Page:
Yesterday I riffed a little bit on what insurance might look like in a driver-less car world.
Today, MarketWatch carries a press release from a report hypothesizing that driver-less cars may kill the auto insurance industry.
Actually, they don’t come out and say that in so many words. Instead, they write:
As the risk of accidents will fall drastically with the advent of autonomous vehicles, the insurance premium to cover that risk too will drop significantly. Nevertheless, original equipment manufacturers (OEMs) and suppliers will increase insurance spend to cover their share of product liability risk, thereby offsetting the shrinkage in consumer-driven insurance revenues.
With OEMs and tier 1 suppliers looking to ensure fool proof product safety, methods to access risk and certify the product will assume greater importance. The traditional method of underwriting that uses historic data will take a back-seat, paving the way for a new breed of underwriters capable of evaluating driving algorithms and assigning a relevant risk priority number.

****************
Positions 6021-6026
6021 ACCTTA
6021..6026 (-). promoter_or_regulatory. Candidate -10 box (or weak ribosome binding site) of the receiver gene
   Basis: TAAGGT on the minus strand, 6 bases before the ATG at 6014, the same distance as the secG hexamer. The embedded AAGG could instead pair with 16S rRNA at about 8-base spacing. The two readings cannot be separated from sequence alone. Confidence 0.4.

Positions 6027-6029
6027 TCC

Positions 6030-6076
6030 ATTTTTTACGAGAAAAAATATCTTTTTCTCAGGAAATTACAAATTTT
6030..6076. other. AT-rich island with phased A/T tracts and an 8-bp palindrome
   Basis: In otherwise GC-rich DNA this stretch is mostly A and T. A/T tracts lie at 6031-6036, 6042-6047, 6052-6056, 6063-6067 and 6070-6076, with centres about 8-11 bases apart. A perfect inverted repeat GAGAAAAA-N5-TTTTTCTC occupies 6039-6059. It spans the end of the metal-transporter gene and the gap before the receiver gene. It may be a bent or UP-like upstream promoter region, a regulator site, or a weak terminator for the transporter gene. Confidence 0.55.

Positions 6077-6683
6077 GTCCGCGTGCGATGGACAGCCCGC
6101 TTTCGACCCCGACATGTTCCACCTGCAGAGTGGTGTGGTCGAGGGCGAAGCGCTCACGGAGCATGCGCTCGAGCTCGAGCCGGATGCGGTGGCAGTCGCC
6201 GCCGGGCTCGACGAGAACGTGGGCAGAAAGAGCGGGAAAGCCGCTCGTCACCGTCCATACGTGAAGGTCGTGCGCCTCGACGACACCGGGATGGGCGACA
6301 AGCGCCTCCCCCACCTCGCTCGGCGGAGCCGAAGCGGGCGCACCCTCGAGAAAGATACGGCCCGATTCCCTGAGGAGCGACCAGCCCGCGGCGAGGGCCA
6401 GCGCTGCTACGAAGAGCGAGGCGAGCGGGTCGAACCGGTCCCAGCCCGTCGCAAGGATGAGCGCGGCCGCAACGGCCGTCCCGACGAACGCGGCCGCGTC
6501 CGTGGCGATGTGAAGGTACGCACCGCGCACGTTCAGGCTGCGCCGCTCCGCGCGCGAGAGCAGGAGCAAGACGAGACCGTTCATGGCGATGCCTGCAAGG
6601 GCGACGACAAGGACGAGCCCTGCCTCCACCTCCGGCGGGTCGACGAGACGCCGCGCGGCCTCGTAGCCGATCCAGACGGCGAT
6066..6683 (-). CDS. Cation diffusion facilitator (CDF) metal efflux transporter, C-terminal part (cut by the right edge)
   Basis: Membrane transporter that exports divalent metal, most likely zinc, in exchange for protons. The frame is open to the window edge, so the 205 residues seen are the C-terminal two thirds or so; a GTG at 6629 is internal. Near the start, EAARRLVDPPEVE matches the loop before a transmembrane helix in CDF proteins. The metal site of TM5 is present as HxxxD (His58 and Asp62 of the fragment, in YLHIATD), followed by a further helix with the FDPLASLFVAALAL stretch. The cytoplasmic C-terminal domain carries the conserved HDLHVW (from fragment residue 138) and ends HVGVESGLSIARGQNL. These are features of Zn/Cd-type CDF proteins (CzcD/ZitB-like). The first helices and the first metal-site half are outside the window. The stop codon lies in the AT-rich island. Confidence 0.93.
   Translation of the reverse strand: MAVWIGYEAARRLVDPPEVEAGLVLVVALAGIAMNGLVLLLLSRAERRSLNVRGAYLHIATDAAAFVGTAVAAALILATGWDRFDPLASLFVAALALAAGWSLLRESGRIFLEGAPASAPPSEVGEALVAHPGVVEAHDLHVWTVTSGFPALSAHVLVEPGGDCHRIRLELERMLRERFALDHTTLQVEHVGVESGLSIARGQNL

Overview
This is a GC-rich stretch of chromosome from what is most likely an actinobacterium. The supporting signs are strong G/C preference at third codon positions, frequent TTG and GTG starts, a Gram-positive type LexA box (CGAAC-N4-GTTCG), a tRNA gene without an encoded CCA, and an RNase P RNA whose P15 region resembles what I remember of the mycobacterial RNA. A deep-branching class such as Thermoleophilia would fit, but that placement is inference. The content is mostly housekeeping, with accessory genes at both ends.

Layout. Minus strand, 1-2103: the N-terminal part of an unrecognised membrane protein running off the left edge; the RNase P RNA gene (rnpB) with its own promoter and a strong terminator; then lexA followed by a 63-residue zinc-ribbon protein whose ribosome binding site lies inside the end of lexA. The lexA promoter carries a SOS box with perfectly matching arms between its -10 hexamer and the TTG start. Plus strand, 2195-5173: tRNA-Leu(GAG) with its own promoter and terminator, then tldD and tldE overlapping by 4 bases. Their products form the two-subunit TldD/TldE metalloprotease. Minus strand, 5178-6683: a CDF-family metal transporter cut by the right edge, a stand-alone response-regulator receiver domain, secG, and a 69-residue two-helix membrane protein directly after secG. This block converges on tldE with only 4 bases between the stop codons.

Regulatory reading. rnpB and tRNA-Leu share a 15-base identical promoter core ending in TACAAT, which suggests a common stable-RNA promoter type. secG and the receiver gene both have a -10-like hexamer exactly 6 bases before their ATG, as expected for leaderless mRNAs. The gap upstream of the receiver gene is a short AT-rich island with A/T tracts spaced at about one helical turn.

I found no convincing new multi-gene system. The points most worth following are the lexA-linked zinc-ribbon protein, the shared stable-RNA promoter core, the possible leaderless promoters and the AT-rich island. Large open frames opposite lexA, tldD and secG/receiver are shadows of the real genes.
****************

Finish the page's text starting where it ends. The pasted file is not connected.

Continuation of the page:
I think the translation there is that disruption is coming to the auto insurance industry.
“If you could come up with anything involved in driving that cut accidents by 30 percent, 40 percent, 50 percent, that would be wonderful,” he said at a conference in March. “But we would not be holding a party at our insurance company.”
Originally published at www.davidincalifornia.com on October 20, 2015.